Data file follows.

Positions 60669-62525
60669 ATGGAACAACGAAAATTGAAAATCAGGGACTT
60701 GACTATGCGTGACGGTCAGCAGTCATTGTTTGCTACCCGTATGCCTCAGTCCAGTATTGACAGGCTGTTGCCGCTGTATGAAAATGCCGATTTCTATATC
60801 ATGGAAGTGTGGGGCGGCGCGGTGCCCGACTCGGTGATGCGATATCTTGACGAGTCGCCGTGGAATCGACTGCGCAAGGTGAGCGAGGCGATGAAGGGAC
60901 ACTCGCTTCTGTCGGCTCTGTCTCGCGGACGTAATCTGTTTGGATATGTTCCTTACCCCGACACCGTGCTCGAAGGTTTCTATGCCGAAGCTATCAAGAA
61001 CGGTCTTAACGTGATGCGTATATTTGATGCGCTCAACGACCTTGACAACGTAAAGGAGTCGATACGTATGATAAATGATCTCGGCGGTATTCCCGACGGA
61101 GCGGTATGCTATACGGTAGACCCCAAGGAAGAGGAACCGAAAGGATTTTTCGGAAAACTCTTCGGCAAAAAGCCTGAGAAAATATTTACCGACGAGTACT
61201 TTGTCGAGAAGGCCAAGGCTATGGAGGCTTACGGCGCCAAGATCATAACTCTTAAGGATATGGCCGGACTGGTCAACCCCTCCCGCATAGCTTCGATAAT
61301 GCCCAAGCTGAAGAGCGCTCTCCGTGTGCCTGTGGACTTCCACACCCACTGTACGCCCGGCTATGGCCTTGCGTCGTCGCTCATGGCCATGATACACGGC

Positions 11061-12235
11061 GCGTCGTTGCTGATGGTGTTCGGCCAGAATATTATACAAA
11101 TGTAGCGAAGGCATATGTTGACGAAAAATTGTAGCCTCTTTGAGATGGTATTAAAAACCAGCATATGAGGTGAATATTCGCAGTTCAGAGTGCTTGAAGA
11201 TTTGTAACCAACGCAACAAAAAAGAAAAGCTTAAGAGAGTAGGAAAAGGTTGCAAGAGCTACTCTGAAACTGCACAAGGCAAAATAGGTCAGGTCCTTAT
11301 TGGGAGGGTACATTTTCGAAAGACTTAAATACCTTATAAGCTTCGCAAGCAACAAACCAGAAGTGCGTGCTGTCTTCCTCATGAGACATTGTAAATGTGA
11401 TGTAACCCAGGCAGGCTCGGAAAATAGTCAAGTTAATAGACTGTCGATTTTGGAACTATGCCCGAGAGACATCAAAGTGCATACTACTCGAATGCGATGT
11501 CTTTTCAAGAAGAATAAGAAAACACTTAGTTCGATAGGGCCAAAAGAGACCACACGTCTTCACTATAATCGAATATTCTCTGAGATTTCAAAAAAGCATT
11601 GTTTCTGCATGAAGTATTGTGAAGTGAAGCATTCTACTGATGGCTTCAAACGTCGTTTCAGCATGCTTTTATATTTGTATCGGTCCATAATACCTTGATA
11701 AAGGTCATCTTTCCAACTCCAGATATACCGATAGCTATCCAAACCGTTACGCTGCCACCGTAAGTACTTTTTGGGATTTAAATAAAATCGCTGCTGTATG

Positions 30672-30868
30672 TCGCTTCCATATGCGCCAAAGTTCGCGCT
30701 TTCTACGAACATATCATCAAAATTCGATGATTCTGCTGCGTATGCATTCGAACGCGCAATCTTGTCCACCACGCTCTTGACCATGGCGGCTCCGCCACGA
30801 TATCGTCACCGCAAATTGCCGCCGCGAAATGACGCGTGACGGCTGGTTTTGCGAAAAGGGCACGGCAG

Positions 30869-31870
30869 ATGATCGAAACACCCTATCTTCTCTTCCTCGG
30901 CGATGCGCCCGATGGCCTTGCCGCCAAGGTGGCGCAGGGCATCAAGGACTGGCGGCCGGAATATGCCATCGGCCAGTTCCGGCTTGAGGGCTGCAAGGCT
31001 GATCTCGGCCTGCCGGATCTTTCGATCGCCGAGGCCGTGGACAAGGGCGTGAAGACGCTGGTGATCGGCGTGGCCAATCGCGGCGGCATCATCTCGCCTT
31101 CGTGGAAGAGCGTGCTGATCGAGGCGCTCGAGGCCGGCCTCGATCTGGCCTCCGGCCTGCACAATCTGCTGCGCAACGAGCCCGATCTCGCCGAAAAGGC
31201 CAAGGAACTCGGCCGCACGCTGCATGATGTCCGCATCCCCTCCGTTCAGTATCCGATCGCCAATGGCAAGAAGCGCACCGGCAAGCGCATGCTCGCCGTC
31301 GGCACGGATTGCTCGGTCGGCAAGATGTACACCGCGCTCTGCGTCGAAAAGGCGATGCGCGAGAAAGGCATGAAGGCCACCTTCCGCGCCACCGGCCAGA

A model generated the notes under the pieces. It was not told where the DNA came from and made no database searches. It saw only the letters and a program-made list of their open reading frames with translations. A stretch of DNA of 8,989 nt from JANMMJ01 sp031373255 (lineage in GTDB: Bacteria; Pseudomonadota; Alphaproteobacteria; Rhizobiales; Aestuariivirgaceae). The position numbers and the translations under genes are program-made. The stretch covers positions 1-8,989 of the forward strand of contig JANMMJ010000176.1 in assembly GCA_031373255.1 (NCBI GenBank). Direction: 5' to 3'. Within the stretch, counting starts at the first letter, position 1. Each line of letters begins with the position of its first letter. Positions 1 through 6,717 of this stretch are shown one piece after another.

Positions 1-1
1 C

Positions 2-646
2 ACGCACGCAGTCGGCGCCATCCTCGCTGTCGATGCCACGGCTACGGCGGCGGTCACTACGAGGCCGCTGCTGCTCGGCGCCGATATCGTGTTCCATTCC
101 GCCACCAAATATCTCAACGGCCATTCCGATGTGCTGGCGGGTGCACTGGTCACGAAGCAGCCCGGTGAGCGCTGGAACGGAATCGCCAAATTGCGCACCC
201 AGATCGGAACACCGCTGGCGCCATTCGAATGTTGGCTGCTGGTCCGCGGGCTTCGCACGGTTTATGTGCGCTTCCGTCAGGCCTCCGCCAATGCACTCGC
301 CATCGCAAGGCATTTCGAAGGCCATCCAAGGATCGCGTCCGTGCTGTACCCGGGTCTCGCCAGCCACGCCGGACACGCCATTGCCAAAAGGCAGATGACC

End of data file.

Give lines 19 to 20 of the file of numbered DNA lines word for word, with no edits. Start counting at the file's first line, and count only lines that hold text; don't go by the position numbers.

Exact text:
Positions 30672-30868
30672 TCGCTTCCATATGCGCCAAAGTTCGCGCT